(Best viewed at 1080P and full screen)
HP Z820 Dual 2687
64GB ram
Dulce DQg2 16TB raid


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marcus lyall
Re: Best archiving solutions
on Jan 19, 2013 at 3:52:38 pm

LTO5 and Presstore.

If you can afford the multichanger LTO5, then get this. Huge timesaver. But expensive.
The big problem with archiving is having to change the media.
Nothing better than going home for the weekend and finding that the whole 10tb has archived itself.
Nothing more boring than forgetting to put the next tape/disk in morning, noon and night.

We tried Retrospect, Bru and Presstore.
Presstore is expensive but by the far the best.
Bru is great if you like Terminal. (or was when we were using it).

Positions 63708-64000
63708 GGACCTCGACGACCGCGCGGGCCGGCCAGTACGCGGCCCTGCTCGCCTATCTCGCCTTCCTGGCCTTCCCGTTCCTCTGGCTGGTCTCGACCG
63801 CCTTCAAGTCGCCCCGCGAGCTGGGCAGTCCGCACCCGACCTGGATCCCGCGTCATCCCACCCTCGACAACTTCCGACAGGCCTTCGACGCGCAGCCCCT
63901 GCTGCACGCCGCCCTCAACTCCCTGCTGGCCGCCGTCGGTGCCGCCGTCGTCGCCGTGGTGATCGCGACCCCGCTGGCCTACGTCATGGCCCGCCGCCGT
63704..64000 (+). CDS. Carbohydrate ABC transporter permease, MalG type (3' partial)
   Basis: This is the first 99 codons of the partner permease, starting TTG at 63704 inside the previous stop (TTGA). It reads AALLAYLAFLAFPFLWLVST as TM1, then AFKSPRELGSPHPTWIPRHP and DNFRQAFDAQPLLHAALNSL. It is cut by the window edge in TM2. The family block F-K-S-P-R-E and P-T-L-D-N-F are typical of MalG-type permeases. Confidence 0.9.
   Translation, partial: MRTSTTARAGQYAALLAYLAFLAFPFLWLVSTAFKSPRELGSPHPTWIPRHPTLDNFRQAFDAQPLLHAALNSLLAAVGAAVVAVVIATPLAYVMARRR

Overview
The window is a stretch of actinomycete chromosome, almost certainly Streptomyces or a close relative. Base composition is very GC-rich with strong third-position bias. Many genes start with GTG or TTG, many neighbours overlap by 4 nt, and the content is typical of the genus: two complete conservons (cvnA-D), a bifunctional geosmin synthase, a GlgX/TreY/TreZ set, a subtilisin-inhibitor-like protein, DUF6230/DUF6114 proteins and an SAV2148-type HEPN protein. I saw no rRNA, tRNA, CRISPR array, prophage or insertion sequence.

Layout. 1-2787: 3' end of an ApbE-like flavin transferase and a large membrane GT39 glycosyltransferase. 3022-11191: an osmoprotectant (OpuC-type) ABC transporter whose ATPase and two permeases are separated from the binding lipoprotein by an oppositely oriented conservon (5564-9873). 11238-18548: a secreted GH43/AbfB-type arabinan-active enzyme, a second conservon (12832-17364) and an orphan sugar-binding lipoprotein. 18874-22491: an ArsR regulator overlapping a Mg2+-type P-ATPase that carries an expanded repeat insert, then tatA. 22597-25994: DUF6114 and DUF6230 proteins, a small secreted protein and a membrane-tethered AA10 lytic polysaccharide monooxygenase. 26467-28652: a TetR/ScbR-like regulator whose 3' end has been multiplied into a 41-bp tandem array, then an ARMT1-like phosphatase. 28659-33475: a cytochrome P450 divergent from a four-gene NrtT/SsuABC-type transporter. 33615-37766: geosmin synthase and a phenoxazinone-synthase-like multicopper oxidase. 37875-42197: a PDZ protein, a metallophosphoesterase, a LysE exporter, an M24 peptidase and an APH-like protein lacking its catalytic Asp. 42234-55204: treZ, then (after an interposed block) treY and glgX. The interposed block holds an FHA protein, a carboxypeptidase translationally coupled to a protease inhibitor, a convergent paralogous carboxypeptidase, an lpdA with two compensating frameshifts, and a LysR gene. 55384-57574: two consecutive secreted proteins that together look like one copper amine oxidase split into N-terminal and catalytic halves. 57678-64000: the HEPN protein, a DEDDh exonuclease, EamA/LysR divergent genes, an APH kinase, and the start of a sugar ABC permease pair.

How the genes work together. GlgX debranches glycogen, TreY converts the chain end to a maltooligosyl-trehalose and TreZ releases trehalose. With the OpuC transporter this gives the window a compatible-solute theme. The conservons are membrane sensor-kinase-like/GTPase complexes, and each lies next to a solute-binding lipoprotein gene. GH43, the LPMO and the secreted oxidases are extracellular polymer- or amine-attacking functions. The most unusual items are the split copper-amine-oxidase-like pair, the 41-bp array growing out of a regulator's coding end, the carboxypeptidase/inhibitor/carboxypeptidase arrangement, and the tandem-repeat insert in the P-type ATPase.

The thing about backup software is to buy the right one first time.
Otherwise you back everything you have up, then realise the software is crap, and have to do it all again with the next one.

Other good thing about the multichanger is that you can schedule a nightly backup and stick 10 tapes in. Then you don't get the situation where you thought the backup was running but the tape was full.

That can get expensive too.



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Charo Sanchez
Re: Best archiving solutions
on Apr 5, 2013 at 10:45:41 pm

LTO is the standard for long term media archiving. It provides very reliable storage with a 30-year cartridge lifetime. LTFS solves the interchangeability problem. LTFS provides LTO interchangeability between archive systems that support LTFS.

If you want a cost-effective solution, check out XenData Workstation archives -or feel free to contact me directly. Our Windows 7 workstation solution can manage a large offline LTO tape archive and is extremely easy to use.

Charo Sanchez
csanchez@xendata.com
http://www.xendata.com